TBT: Paul Taylor On Not Wanting to “Go On Doing the Same Thing Forever”

May 12, 2022

When Paul Taylor appeared on the cover of the May 1962 issue of Dance Magazine, the dancer and choreographer was accruing favorable reviews as a lead performer with the Martha Graham Dance Company while also furiously raising funds to get his small troupe of six (including himself) to Paris to present­ his choreography at an international festival. While there, he began­ work on Aureole, which he would premiere later that year to great acclaim,­ leading to his departure from Graham’s company to focus­ on his own.

Paul Taylor and members of his company in his American Genesis (1973). Taylor retired from performing after the New York premiere of the work in 1974. Photo by Kenn Duncan, courtesy DM Archives.

Having trained with the likes of Doris Humphrey, José Limón, Merce Cunningham and, of course, Graham after becoming interested in dance in college, Taylor proved to be a prolific, chameleonic choreographer who drew from an eclectic musical palette. Of the 147 works he created in his lifetime, many are considered modern classics, from the sweeping examination of pedestrian movement that became Esplanade (1975) to the playful and virtuosic Arden Court (1981) to the transcendent Promethean Fire (2002).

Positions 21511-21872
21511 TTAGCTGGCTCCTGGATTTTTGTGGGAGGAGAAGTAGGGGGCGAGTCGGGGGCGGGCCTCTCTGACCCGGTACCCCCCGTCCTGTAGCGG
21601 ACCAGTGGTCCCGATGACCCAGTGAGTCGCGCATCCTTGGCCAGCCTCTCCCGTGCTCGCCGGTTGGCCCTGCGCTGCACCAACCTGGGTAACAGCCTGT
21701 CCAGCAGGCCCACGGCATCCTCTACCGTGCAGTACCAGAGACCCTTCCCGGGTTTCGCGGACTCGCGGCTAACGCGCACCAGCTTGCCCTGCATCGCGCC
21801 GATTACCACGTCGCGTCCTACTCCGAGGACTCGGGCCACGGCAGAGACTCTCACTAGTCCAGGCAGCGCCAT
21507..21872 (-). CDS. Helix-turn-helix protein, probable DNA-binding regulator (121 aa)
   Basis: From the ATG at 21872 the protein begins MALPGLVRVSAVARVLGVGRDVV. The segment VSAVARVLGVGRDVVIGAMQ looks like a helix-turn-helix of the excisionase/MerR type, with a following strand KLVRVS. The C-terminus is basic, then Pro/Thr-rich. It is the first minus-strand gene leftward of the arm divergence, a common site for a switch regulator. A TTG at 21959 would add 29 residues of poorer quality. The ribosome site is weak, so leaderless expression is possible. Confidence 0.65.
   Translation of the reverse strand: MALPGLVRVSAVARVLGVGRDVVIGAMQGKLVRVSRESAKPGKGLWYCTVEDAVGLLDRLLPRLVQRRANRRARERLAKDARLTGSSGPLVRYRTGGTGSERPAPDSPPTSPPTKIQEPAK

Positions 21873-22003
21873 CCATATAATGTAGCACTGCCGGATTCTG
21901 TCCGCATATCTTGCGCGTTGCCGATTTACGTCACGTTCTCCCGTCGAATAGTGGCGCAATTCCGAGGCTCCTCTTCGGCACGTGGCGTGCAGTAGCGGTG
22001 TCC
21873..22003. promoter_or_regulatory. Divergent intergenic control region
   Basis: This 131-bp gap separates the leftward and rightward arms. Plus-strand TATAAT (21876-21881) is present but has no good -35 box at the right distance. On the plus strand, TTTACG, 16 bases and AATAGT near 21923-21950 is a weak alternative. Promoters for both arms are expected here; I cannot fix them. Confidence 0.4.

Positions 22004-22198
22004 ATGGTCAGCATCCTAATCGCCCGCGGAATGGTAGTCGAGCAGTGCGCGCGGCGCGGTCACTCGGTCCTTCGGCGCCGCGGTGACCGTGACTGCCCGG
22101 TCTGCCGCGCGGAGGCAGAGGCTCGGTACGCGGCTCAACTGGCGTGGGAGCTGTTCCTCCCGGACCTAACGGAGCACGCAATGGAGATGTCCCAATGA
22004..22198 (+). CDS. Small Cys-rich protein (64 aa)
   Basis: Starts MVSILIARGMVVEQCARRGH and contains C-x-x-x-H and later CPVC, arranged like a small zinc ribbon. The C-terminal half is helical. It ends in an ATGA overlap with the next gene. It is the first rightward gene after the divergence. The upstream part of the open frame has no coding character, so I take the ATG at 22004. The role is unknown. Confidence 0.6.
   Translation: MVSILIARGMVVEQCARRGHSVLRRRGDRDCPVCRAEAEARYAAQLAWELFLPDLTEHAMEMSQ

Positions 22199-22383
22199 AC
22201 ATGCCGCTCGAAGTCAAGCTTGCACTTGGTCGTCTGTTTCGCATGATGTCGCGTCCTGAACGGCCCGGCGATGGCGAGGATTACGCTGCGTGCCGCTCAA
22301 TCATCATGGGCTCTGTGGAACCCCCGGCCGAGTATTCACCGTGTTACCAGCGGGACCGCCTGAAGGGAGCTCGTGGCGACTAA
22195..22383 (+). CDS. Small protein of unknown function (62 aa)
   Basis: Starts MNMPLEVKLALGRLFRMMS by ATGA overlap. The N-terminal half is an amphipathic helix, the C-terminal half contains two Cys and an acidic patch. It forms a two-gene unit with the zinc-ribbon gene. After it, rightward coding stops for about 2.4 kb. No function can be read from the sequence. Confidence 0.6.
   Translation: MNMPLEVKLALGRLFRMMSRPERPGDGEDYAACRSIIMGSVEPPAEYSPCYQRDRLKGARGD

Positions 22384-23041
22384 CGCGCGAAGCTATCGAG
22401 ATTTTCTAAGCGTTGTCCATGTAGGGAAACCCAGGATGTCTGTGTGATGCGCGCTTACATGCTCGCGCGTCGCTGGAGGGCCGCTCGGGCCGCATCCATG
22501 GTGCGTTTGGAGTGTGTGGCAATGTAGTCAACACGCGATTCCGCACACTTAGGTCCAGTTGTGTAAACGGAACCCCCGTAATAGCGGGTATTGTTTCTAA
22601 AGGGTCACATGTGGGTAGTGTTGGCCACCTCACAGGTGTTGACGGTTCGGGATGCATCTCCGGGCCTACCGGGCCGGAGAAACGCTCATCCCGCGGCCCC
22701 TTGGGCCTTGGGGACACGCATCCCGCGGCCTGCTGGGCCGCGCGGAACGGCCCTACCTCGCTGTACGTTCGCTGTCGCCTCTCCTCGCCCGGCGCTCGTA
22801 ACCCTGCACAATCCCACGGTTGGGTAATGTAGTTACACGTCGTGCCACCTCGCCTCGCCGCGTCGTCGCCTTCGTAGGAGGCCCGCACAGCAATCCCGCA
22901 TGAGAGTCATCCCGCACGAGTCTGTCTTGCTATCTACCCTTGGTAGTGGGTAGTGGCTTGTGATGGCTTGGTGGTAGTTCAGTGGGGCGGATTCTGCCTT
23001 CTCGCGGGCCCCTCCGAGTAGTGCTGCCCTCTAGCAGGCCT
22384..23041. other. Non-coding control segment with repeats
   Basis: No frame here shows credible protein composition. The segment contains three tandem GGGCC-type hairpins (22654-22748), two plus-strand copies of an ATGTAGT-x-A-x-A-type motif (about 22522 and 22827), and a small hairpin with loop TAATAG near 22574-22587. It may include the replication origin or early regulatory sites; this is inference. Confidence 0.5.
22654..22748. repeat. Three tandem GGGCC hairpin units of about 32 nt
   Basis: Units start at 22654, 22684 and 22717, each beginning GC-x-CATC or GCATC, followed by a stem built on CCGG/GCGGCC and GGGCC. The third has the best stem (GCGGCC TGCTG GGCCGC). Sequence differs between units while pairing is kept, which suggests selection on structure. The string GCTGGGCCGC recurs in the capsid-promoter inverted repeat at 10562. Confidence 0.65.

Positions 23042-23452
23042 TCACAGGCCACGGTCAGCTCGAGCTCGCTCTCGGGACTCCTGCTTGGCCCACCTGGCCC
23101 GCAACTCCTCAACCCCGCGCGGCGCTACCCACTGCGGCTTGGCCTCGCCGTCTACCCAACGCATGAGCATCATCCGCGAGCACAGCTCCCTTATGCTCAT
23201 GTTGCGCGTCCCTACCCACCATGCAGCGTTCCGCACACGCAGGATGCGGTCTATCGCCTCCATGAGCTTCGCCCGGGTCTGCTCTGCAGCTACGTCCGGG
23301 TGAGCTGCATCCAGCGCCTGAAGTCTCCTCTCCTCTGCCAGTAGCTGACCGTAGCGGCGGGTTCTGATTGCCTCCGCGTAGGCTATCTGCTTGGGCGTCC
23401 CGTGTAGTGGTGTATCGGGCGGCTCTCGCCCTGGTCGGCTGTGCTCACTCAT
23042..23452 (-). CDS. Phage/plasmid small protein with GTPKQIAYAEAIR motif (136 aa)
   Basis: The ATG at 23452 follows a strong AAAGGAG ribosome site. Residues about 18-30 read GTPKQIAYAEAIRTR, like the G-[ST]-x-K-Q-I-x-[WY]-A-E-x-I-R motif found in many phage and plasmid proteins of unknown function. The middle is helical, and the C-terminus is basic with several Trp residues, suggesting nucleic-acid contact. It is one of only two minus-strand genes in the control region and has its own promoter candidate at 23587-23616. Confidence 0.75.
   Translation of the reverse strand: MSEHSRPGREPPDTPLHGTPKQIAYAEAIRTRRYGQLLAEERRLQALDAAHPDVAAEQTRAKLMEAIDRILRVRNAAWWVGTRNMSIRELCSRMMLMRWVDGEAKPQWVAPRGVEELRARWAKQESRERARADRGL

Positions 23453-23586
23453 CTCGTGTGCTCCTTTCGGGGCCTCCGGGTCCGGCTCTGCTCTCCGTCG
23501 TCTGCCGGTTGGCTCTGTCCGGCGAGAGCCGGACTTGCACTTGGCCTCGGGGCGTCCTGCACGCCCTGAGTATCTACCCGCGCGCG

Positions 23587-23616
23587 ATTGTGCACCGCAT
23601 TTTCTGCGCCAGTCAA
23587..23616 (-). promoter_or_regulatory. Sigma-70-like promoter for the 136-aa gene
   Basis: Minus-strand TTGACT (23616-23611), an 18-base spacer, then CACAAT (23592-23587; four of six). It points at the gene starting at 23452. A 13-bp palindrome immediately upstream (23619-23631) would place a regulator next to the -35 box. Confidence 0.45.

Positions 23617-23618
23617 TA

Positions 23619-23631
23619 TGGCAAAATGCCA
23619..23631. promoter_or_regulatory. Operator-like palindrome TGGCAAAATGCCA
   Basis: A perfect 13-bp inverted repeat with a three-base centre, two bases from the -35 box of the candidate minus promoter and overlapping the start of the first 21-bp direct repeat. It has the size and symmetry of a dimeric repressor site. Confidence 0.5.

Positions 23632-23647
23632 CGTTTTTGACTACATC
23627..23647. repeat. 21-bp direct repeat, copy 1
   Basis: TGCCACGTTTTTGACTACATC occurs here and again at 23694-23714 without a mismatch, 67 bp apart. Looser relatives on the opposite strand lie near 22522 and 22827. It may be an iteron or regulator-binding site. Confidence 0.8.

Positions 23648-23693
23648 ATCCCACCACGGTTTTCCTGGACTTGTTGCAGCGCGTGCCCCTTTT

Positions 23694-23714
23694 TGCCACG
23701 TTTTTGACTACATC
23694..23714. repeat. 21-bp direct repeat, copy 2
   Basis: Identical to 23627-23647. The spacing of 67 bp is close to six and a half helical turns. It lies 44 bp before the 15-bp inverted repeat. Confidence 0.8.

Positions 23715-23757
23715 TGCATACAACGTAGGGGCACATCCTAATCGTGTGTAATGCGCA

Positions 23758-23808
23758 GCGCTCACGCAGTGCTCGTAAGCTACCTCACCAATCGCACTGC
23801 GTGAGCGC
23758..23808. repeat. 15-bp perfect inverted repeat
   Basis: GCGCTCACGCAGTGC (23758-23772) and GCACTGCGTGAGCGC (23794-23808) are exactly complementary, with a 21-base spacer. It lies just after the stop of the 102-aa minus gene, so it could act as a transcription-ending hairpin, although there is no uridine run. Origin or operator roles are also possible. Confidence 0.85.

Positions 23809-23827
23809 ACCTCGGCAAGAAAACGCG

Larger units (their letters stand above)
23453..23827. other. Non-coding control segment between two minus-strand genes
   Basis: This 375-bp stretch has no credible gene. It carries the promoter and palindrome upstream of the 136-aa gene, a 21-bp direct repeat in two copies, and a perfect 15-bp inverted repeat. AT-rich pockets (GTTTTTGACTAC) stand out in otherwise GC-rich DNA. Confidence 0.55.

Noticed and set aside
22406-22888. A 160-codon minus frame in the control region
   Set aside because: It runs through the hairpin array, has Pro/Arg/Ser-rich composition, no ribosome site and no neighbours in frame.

Reflecting in our February 1976 issue, he said, “I don’t know if I got better or worse from year to year, but I know I changed. I’m still changing. I never want to go on doing the same thing forever.” It was a sentiment he continued to echo, noting in our April 1980 issue, “When you present one-choreographer programs, I think your audience has a right to expect variety.”

Taylor inspired a particular loyalty among his dancers that saw many dedicate much or all of their careers to his company. He received numerous awards for lifetime achievement, among them a Dance Magazine Award (1980), a Kennedy Center Honor (1992) and the National Medal of Arts (1993), as well as a MacArthur “genius” grant.

He continued choreographing until the end of his life, premiering his final work, Concertiana, in March 2018. He died that August at age 88.